Autechre – Oversteps

April 20, 2010

I’m really enjoying this new Autechre lp.

The title, “Oversteps,” strikes ms as a bit of a misnomer, though, since instead of going too far in any one direction, instead it seems to get everything just right. Sparse but still melodic. Complex but often meditative. Refined but still organic.

I’ll let the others argue, like they always do, about whether this new release matches up to the duo’s previous work, or to complain about what they should have done instead.

Because like I said, this one strkes me as getting it just right.


Wooden Shjips – Vol 2

April 18, 2010

“Vol 1,” from 2008, collected together in one place some of the Wooden Shjips’ earliest releases. “Vol 2” does something of the same, and so when I put it on I was expecting to hear more of the same — which in this band’s case means some excellent stuff.

And that’s exactly what I heard, at least at the start. Tracks 1 and 2, “Loose Lips” and the even better B-side “Start to Dreaming,” were first released a few years ago on a Sub Pop 7″. Then came “Vampire Blues” — a Neil Young cover — and a live version of “Death’s Not Your Friend.”

Then came track 5, which was not what I was expecting and but what really blew me away. The first thing I noticed is that I couldn’t quite catch the lyrics  — but not because of the echo, distortion, and other effects that often add spectacularly to Wooden Shjips’ compositions — instead because they were being sung in French. Then after a few minutes it sinks in: this is a completely amazing cover version of the song “Contact,” written by Serge Gainsbourg and performed (below) by Brigitte Bardot. Wooden Shjips slow it down and stretch it out — this version runs almost 8 1/2 minutes — and make it their own in every way, while somehow still retaining all the style, panache, and humor of the original.

A stunning testament, in other words, to the band’s creativity and talent. And that’s what makes “Vol 2” more than just another collection of singles, live tracks, covers, and rarities, and instead a release that stands right up there with Wooden Shjips’ very best.

I tend to like everything that Will Oldham does, but there’s so much of it, it’s often hard to separate out the really great from the just plain old usual very good.

Up until now, though, the lp I’ve kept going back to is the collaborative effort with Tortoise, “The Brave the Bold,” from 2006. There, Oldham as Bonnie Price Billy sings as the band blazes on high in the background, totally reworking classic songs by Springsteen (“Thunder Road”), Devo (“That’s Pep!”), Richard Thompson (“Cavalry Cross”), The Minutemen (“It’s Expected I’m Gone”), and (even) Elton John (“Daniel”) among others.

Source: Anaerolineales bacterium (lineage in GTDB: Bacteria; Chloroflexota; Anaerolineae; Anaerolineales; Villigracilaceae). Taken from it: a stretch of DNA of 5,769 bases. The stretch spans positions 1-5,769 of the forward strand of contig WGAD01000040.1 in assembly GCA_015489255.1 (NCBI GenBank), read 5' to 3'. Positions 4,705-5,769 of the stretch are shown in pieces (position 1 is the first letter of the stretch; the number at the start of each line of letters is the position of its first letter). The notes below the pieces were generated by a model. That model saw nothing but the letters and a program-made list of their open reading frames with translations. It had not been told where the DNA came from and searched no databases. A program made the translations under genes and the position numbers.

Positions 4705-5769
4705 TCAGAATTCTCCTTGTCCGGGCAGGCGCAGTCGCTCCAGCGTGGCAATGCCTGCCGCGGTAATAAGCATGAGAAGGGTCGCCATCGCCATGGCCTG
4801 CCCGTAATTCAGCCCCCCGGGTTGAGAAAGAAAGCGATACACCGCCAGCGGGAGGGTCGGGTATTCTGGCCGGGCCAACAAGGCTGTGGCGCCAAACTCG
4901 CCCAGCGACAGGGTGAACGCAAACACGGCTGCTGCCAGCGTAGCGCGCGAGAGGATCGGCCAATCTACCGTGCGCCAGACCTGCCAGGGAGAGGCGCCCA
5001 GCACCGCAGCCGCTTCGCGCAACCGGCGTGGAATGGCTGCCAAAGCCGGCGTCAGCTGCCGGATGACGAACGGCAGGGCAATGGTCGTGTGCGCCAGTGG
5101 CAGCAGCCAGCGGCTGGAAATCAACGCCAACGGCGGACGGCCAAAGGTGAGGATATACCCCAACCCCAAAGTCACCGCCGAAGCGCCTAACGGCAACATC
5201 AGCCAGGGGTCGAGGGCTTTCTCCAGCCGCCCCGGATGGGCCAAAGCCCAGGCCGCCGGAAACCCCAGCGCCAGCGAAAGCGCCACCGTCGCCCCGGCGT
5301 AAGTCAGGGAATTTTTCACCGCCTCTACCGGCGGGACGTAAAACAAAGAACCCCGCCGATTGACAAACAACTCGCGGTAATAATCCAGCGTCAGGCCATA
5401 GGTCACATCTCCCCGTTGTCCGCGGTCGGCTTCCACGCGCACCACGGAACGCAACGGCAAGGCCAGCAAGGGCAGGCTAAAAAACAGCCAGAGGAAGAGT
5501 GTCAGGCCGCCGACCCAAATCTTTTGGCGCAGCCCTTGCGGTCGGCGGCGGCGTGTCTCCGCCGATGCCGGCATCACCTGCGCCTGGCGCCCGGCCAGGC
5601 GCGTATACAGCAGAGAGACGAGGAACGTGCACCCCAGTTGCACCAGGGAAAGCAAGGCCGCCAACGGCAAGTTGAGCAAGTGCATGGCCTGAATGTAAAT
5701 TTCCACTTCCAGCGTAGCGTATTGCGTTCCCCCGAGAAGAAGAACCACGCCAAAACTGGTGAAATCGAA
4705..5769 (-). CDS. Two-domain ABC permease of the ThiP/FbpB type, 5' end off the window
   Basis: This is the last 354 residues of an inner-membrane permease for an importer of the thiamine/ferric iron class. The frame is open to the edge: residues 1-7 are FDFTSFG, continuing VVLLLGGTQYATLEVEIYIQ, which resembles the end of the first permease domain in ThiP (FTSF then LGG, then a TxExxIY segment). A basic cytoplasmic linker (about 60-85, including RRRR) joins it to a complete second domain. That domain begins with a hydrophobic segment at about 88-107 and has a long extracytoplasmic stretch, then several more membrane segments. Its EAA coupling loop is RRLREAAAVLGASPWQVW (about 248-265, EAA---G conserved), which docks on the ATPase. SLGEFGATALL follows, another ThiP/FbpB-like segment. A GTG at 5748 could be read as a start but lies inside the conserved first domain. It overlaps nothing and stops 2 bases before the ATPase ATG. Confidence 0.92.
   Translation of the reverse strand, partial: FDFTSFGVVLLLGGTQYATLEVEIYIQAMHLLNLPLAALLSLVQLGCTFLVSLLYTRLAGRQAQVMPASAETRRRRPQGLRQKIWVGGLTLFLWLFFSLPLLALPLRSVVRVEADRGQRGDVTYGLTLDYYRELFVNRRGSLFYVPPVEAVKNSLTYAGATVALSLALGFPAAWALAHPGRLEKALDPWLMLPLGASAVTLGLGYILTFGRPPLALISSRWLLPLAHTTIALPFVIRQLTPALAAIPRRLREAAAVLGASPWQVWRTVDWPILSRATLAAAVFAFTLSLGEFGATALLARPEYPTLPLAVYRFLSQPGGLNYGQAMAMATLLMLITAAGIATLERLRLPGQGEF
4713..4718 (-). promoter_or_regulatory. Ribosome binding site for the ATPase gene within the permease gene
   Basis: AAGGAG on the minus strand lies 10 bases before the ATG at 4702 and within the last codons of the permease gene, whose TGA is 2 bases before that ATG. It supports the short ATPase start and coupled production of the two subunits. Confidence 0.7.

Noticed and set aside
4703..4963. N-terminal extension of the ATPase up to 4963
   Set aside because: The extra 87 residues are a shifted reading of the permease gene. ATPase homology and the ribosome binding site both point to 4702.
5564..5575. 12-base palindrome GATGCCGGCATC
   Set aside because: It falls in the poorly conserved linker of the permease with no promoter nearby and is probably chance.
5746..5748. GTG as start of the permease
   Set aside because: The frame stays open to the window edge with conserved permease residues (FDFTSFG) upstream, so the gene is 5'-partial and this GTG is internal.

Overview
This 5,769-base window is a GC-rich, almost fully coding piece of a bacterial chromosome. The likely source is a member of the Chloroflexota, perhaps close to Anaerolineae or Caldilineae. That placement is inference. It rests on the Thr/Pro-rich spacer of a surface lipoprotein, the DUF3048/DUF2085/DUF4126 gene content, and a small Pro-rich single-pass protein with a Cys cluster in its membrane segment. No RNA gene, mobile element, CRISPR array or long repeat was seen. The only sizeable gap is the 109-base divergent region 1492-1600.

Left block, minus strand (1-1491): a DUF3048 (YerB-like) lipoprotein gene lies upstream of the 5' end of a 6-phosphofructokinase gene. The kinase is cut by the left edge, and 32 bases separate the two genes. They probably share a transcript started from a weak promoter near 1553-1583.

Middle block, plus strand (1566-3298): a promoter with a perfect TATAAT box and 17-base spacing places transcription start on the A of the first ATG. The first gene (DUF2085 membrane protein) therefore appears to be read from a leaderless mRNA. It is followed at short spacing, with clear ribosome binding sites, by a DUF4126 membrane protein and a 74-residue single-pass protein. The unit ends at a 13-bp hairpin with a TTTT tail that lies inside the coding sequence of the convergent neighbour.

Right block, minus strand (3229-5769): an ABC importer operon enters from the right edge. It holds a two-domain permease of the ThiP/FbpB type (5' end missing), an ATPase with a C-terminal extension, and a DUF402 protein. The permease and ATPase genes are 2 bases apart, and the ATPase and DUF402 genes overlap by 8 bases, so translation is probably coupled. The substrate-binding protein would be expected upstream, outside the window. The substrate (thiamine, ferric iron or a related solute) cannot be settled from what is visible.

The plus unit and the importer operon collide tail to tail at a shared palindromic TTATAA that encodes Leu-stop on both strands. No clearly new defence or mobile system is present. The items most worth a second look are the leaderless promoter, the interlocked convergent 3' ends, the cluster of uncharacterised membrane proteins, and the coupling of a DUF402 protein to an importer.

But this new album with Emmett Kelley aka The Cairo Gang stands right up there as a new favorite. Whereas Tortoise provided a giant, noisy, and colorful backdrop against which to perform, here Kelley’s sparse but expressive guitar work matches up perfectly with the same qualities in Oldham’s voice, producing powerful and moving compositions like “Troublesome Houses,” “With Cornstalks or Among Them,” “The Sounds are Always Begging,” and “That’s What Our Love Is.” The lp’s title is fitting, too, as together the ten tracks capture all of the horror/madness/passion/amazement — all of the wonder, that is — that life in this world has to offer.

“The Wonder of the World” is out now, on Drag City records.

Emmet Kelly/Cairo Gang & Will Oldham/Bonnie Prince Billy

Apples in Stereo have a new lp coming out next month, called “Travellers in Space and Time,” which surely will be of great interest to anyone and everyone, myself included, who ever dreamed of riding on that flying saucer from the cover of ELO’s “Out of the Blue.”

From the Yep Roc webpage: ‘”Travellers” contains sixteen piano-driven tracks, bubbling over with vocoder harmonies and sci-fi sound effects, like 70’s AM radio filtered through a UFO; including the robotic first single “Dance Floor.”‘ Exactly.

And, likewise, you can download that single for free, from the same page.